Offshore wind turbines would be about 400 feet high and visible miles away.

Winergy wanted to gain approval for one or two of those sites, a company official said last year. A company official could not be reached for comment late Tuesday afternoon.

Red Bank Mayor Edward J. McKenna Jr., who chaired the panel, said potential locations for a test project will have to be "looked at a lot more closely, and we would guess it's going to be narrowed down to a short list."

The report's recommended studies could cost millions of dollars, McKenna said.

Jeff Tittel, who directs the Sierra Club's New Jersey chapter, said: "You want to make sure (that a pilot project is in) the best location so that you can get the best data possible so you can make informed decisions.

"I think had they done a test project in the beginning, we would be at least halfway through it by now," he said.

"The development of offshore wind off New Jersey's coast makes sense now more than ever given the profoundly disturbing experiences our nation has faced and continues to face as a result of our dependence on fossil fuels," according to an e-mailed statement from the New Jersey Public Interest Research Group, the New Jersey Environmental Federation and the Sierra Club's New Jersey chapter.

But Tim Dillingham, a panel member who filed a minority report on behalf of the American Littoral Society, said he thinks the need for a test project is "not well-supported" and premature.

"The state ought to be much more aggressively pursuing conservation before they start to put industrial structures . . . out in the ocean," said Dillingham, executive director of the littoral society, a Sandy Hook-based coastal conservation group.

"The value of offshore wind is very limited by the inefficiency of the technology," he said. "You have to have thousands of windmills to make any kind of significant contribution to energy.

"That many windmills off New Jersey will create significant conflicts both with the natural resources and the traditional uses of the ocean."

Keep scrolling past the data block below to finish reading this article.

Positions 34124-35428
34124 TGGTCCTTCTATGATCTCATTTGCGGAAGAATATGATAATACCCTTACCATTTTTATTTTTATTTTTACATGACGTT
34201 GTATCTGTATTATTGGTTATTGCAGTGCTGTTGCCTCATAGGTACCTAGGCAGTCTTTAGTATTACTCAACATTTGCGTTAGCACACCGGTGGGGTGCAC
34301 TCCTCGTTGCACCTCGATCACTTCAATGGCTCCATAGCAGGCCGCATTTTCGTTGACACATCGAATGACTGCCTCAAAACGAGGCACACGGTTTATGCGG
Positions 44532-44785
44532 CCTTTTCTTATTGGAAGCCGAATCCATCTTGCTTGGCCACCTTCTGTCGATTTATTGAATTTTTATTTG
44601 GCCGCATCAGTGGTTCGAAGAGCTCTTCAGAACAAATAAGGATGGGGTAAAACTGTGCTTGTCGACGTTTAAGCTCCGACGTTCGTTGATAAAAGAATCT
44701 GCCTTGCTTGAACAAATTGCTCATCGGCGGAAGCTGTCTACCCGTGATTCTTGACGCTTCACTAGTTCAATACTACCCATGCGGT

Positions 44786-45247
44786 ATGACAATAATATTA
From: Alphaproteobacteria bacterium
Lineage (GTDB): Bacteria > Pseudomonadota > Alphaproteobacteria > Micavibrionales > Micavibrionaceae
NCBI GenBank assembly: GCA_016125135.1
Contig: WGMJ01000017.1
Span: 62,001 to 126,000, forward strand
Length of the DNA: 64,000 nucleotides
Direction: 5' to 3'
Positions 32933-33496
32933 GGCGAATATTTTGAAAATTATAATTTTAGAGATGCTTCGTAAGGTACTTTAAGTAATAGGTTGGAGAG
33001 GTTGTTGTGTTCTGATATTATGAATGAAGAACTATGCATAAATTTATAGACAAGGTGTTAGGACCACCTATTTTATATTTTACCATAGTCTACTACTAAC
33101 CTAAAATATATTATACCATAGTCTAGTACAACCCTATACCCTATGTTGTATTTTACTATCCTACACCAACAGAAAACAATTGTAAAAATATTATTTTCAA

Like some environmental groups, fishermen have been somewhat split on the wind turbine concept. Some worry that windmill arrays and transmission cables could constrict their access to fishing grounds, while some recreational groups anticipate they could live with turbines — and even catch fish congregating around their foundations.

"I think it's a great idea," said Thomas P. Fote, a Dover Township fisherman and legislative chairman for the Jersey Coast Anglers Association. "Between gas prices and everything else, we need to do something."

Wind turbines arguably could have less of an impact than a proposed liquefied natural gas terminal that could be built 19 miles east of Sea Bright, Fote said. "At least the windmills are not islands that would be killing 100 or 200 acres of bottom," he said.

Bogan, a party fishing boat captain, is president of an industry group, United Boatmen of NJ/NY.

"The key issue for us is the footprint of the project," Bogan said.

Recreational anglers are particularly concerned with protecting what they call "structure," seafloor features that tend to attract fish and provide habitat, he noted.

"Even if the site isn't that important to us, it could have an impact on commercial fishing," Bogan added. "It might be clam beds, it might be scallop beds, it might be grounds where the flounder guys (trawlers) drag."


This story includes material from the Gannett State Bureau and previous Press stories. Todd B. Bates: (732) 643-4237 or tbates@app.com


Source: http://www.app.com/apps/pbc...

MAY 3 2006
http://www.windaction.org/posts/2402-winds-of-change-panel-recommends-building-wind-turbines-off-new-jersey-coast